Physical Security. Risks at the physical layer arise from an attacker gaining physical access to a physical asset. This layer encompasses all the previous layers because physical access to an asset can in turn allow access to all of the other layers in the defense-in-depth model. The primary concern at this layer of the model for organizations using antivirus systems is to stop infected files from bypassing the perimeter and internal network defenses. Attackers may attempt to do this simply by copying an infected file directly to the host computer via some physical removable media, such as a USB disk device.

Policies, Procedures and Awareness. Surrounding all of the security model layers are the policies and procedures your organization needs to put in place to meet and support the requirements for each level. Finally, it is important for you to promote awareness in your organization to all interested parties. In many cases, ignorance of a risk can lead to a security breach. For this reason, training also should be an integral part of any security model.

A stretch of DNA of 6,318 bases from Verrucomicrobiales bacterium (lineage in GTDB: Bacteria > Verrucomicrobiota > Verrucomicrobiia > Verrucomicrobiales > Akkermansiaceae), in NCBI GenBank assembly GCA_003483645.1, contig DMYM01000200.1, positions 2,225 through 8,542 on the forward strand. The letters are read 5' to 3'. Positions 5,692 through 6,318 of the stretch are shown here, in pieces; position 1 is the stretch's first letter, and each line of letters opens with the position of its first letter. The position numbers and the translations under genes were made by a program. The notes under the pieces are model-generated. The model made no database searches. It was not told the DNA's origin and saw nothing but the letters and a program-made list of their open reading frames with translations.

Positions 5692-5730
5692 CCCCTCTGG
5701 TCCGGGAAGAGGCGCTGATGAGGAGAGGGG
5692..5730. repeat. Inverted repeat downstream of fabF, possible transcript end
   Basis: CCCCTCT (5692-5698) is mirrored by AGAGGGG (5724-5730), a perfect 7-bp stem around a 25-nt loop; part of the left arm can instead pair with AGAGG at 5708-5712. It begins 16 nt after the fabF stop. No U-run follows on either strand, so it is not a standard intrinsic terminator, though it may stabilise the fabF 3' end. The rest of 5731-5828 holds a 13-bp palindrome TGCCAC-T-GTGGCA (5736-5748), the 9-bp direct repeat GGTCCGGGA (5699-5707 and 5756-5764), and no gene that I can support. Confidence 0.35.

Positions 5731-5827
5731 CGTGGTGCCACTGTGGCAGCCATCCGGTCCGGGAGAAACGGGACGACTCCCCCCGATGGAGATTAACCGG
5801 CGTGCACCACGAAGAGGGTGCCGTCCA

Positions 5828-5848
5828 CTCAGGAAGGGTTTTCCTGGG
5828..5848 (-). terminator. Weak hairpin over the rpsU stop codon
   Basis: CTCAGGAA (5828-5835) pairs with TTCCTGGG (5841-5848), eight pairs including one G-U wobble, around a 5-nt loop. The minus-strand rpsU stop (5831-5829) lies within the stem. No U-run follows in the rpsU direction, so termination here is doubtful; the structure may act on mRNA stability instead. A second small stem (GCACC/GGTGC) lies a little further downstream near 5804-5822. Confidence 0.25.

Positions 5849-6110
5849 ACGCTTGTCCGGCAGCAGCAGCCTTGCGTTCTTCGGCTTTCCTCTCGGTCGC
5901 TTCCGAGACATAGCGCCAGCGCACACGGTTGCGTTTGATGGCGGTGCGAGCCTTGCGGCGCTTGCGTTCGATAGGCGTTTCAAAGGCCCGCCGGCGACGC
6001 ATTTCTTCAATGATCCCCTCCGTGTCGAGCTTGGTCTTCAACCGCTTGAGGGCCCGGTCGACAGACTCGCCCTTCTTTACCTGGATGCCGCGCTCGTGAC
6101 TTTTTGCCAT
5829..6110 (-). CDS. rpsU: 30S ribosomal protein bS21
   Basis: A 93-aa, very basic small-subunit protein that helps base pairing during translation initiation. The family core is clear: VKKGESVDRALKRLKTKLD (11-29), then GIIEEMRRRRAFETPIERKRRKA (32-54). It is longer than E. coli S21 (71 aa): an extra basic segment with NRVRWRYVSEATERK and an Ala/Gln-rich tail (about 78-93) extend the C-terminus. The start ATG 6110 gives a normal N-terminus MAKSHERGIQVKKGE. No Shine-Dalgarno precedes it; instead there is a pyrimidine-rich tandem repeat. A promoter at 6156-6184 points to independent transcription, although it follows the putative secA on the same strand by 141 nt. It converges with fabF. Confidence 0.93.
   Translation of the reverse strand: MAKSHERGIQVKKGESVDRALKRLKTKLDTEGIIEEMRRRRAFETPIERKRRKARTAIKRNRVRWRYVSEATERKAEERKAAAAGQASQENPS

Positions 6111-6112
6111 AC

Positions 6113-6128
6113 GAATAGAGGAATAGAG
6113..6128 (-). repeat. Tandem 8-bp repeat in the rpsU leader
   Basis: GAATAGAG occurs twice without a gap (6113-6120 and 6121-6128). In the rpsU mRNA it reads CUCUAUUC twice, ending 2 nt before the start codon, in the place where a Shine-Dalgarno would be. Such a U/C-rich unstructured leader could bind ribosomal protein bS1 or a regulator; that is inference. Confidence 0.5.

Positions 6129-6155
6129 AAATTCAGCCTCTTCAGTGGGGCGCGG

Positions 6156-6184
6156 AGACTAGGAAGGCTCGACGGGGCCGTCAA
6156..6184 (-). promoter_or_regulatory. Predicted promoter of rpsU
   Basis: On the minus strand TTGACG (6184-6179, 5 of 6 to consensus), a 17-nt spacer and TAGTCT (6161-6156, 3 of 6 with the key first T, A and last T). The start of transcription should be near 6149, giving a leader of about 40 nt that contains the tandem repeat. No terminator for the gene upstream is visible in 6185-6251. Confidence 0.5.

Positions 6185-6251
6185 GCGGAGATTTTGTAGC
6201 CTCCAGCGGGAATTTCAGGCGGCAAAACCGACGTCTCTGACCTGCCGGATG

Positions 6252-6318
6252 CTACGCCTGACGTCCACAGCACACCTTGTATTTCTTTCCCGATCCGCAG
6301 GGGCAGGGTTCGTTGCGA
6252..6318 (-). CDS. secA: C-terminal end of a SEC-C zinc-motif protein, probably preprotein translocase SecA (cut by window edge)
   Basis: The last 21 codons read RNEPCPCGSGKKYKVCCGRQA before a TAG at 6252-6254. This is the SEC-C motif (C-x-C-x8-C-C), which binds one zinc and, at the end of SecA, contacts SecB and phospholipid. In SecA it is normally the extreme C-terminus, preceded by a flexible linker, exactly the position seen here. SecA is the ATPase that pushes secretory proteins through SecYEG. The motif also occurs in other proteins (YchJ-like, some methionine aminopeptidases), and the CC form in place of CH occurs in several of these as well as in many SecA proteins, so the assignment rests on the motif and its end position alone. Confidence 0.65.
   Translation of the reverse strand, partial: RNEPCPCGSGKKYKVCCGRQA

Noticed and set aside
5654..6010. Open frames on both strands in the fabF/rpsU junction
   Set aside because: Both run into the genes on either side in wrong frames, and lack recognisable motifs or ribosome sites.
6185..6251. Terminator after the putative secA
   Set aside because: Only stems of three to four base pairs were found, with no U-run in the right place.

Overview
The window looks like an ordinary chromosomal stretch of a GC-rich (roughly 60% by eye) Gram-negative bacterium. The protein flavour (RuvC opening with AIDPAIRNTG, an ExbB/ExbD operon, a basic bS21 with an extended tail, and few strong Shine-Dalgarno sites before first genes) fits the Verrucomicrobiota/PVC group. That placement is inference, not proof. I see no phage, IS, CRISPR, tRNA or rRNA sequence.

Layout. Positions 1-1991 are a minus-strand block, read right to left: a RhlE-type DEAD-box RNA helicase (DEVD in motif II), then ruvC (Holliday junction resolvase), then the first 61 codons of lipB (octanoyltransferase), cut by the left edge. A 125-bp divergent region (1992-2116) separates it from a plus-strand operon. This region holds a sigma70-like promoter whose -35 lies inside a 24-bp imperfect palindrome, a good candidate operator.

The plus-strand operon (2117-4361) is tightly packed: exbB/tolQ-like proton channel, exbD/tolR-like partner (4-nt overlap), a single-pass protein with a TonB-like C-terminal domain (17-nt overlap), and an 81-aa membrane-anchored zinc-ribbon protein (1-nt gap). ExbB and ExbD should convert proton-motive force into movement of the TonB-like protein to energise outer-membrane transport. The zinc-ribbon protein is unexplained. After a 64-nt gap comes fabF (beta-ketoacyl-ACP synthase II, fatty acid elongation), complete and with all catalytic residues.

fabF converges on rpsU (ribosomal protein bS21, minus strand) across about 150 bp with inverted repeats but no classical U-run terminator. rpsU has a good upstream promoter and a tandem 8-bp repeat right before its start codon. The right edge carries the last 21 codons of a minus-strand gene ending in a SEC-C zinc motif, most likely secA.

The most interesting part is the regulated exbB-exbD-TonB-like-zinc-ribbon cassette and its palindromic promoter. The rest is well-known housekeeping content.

Using the security layers of the model as the basis for your antivirus defense-in-depth approach allows you to refocus your view to optimize them into groupings for the antivirus defenses in your organization. How this optimization occurs in your organization is entirely dependent on the priorities of your organization and the specific defense applications it is using. The important point is to avoid an incomplete and weakened antivirus design by ensuring that none of the security layers are excluded from the defenses. The following figure shows a more focused antivirus defense-in-depth view:

The Data, Application, and Host layers can be combined into two defense strategies to protect the organization’s clients and servers. Although these defenses share a number of common strategies, the differences in implementing client and server defenses are enough to warrant a unique defense approach for each.

The Internal Network and Perimeter layers can also be combined into a common Network Defenses strategy, as the technologies involved are the same for both layers. The implementation details will differ in each layer, depending on the position of the devices and technologies in the organization’s infrastructure.